If you plan to set up a web application like Drupal, WordPress, Bugzilla, or something similar, you're probably going to also need a database so that the app can save the data your users generate. One of the most popular databases is MySQL, which is prominently implemented as an open source project called MariaDB.
It's common to interact with a database through a programming language. For this reason, there's usually a MySQL application programming interface (API) (sometimes called a "binding") for Java, Python, Lua, PHP, Ruby, C++, and many, many other programming languages. However, before using an API, it helps to understand what's actually happening with the database engine.
Client and server
For web applications, databases often (although not always) run on a dedicated database server. Your web app can access your database similarly to how you access remote computers over Secure Shell (SSH). Even when you run your database on the same server as your application, you access it through the server and client model using the loopback IP address 127.0.0.1, also known as
In this article, I'll demonstrate a local MySQL install. The process for a remote one is essentially the same, except a few privileges are required to access a database outside
localhost. I note these differences when necessary.
The open source implementation of MySQL is MariaDB. To install MariaDB on a Red Hat Enterprise Linux (RHEL), CentOS, or Fedora server:
[server]$ sudo dnf install mariadb mariadb-server
If you're also setting up a client machine, install the client software on that machine too:
[client]$ sudo dnf install mariadb
You can confirm the installation using the
--version option. MariaDB responds to either the
$ mariadb --version mariadb Ver 15.1 Distrib 10.5.13-MariaDB, for Linux (x86_64) $ mysql --version mysql Ver 15.1 Distrib 10.5.13-MariaDB, for Linux (x86_64)
Start the database service
You've installed a database engine, but you haven't started it. To start it and to set it to autostart after a reboot:
[server]$ sudo systemctl enable --now mariadb
Alternately, you can set MariaDB to start and run until you either reboot or stop it manually:
[server]$ sudo systemctl start mariadb
Connect to your database
After installation, you can open an interactive MariaDB session as
root with the
[server]$ sudo mariadb --user root password for tux: Welcome to the MariaDB monitor. MariaDB>
You communicate with MariaDB through Structured Query Language (SQL) commands. SQL isn't a vast language, but it can be nuanced and, as its name suggests, highly structured. Unless you're designing a database from scratch or developing software that uses a database, you don't need to know much SQL. If you're setting up a database for another application to use, that application handles most of the SQL for you, because that's what it's programmed to do. You do need administrative functions, however, so here are the basics.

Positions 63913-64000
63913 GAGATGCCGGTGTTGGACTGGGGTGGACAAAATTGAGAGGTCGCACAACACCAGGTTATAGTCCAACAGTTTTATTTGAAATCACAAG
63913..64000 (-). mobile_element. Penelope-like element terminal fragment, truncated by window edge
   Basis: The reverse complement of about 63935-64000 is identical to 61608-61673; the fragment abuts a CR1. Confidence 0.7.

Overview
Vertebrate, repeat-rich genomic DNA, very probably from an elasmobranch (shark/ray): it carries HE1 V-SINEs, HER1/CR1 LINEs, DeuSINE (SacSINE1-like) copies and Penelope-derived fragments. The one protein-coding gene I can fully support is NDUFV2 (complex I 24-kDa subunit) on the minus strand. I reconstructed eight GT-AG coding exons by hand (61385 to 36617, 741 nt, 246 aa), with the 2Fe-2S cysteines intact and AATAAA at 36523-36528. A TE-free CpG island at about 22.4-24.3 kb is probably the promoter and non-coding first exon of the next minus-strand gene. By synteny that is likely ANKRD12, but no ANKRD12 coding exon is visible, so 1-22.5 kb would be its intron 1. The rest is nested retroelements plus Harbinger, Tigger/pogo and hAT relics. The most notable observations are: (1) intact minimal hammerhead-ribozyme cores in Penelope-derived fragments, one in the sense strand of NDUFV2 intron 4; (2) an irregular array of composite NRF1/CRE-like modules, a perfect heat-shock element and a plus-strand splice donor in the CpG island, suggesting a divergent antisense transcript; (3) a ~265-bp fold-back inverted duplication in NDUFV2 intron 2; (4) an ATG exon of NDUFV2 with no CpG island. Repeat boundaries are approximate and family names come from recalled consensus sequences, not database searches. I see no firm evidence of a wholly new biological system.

Show data with SHOW
SHOW statement displays information about your database. To get a list of databases in your MariaDB installation:
MariaDB> SHOW DATABASES; +--------------------+ | Database | +--------------------+ | information_schema | | mysql | | performance_schema | +--------------------+ 3 rows in set (0.000 sec)
As you can see, there are a few default databases present. You can make one active with the
MariaDB> USE mysql; Database changed
Once you've switched to a database, you can run queries on it. For instance, you can show what tables exist in the database using
MariaDB> SHOW TABLES; +---------------------------+ | Tables_in_mysql | +---------------------------+ | column_stats | | columns_priv | | db | | event | [...] | transaction_registry | | user | +---------------------------+ 31 rows in set (0.000 sec)
Tables are two-dimensional arrays, sometimes visualized as a spreadsheet with columns and rows. You can see the columns with the
SHOW command, but because there are many tables to choose from, you must specify which table you want to see:
MariaDB> SHOW COLUMNS FROM user; +-------------+------------+-----+----+--------+------+ | Field | Type | Null| Key| Default| Extra| +-------------+------------+-----+----+--------+------+ | Host | char(60) | NO | | | | | User | char(80) | NO | | | | | Password | longtext | YES | | NULL | | | Select_priv | varchar(1) | YES | | NULL | | | Insert_priv | varchar(1) | YES | | NULL | | | Update_priv | varchar(1) | YES | | NULL | | [...] 47 rows in set (0.001 sec)